We offer two different snowshoeing adventures.
Snowshoeing and Husky (3 hours)
One of the aims of this adventure is to experience the Arctic nature, where the landscape is formed and created by the glaciers that covered the region 10,000 years ago, and by the weather and wind throughout history. We will also experience the tracks of wild animals, including the King of the Forest, the moose, and other animals such as hares, foxes and squirrels.
We also take a break and light an open fire to brew tea, coffee and hot chocolate.
Snowshoeing and Ice fishing (4,5 hours)
This snowshoe trek takes us out to our wilderness camp where we try ice fishing on a frozen lake and enjoy lunch grilled on an open fire and served in a Sami lavvu (herdsmen’s tent).
Naturally enough, the nature, flora and fauna also plays an important role on this trip.
We will be joined on both trips by one of our three Alaskan Huskies – Javri, Phelps or Lund. They will help pull or carry the gear as well as providing nice company
Select your preferred trip option above.
The history of snowshoes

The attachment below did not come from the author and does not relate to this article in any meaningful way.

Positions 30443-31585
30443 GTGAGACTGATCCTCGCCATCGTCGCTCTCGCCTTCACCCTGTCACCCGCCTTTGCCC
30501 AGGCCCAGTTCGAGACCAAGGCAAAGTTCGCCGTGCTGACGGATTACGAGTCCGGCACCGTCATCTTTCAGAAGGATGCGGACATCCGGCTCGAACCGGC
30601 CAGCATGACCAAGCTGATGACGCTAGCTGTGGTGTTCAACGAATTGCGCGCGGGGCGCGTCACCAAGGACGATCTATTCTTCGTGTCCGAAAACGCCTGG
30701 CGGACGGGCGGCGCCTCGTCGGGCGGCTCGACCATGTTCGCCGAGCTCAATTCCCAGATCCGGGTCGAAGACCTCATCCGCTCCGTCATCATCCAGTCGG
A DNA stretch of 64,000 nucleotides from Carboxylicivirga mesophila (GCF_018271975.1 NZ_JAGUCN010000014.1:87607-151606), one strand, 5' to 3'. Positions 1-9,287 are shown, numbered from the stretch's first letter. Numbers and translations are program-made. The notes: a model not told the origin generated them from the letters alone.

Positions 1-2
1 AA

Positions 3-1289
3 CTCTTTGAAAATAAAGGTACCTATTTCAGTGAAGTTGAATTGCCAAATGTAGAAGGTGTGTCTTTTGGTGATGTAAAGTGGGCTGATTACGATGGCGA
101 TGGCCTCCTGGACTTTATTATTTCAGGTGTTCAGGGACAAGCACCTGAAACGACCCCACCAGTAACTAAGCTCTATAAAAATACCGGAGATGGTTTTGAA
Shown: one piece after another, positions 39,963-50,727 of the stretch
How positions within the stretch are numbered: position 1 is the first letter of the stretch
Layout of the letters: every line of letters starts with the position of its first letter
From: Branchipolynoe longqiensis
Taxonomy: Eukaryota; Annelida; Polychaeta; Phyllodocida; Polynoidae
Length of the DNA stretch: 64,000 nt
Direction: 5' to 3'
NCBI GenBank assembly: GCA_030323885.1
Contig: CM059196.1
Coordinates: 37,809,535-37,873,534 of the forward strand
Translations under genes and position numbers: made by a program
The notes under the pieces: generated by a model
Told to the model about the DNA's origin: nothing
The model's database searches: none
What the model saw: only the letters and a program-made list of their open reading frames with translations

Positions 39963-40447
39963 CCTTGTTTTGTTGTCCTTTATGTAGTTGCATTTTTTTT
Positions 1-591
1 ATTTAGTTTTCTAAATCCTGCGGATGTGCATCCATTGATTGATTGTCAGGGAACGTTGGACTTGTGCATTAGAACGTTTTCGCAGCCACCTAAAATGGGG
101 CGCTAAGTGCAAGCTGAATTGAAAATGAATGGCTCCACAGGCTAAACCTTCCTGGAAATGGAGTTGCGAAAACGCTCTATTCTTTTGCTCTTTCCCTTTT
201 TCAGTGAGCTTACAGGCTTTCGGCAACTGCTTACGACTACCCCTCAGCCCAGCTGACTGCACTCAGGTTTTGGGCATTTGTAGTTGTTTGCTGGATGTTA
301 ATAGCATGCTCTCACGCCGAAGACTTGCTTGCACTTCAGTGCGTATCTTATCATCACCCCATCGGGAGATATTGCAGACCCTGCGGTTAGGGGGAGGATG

Snowshoes were first used by hunters and trappers in Central Asia more than 6000 years ago. Naturally enough, they were reliant on obtaining food and subsistence also during winter. The hunters observed how various animals moved in the deep snow without sinking down into it, and realized that they needed to use aids and learn from the animals to move through the snow.
Without the ability to move freely and quickly through the snow, our ancestors would not have had the possibility of migrating and settling in the Northern Hemisphere. Snowshoes were a necessity for people to be able to feed themselves in areas with a lot of snow during winter.
As people moved round, migrated and settled in new areas, the snowshoe in time spread to many parts of the world.
The snowshoe is one of the first important human inventions, and many compare it to the invention of the wheel. Snowshoes were well known and much used by many people well before the wheel saw the light of day.
The snowshoe is also regarded as the precursor to the ski.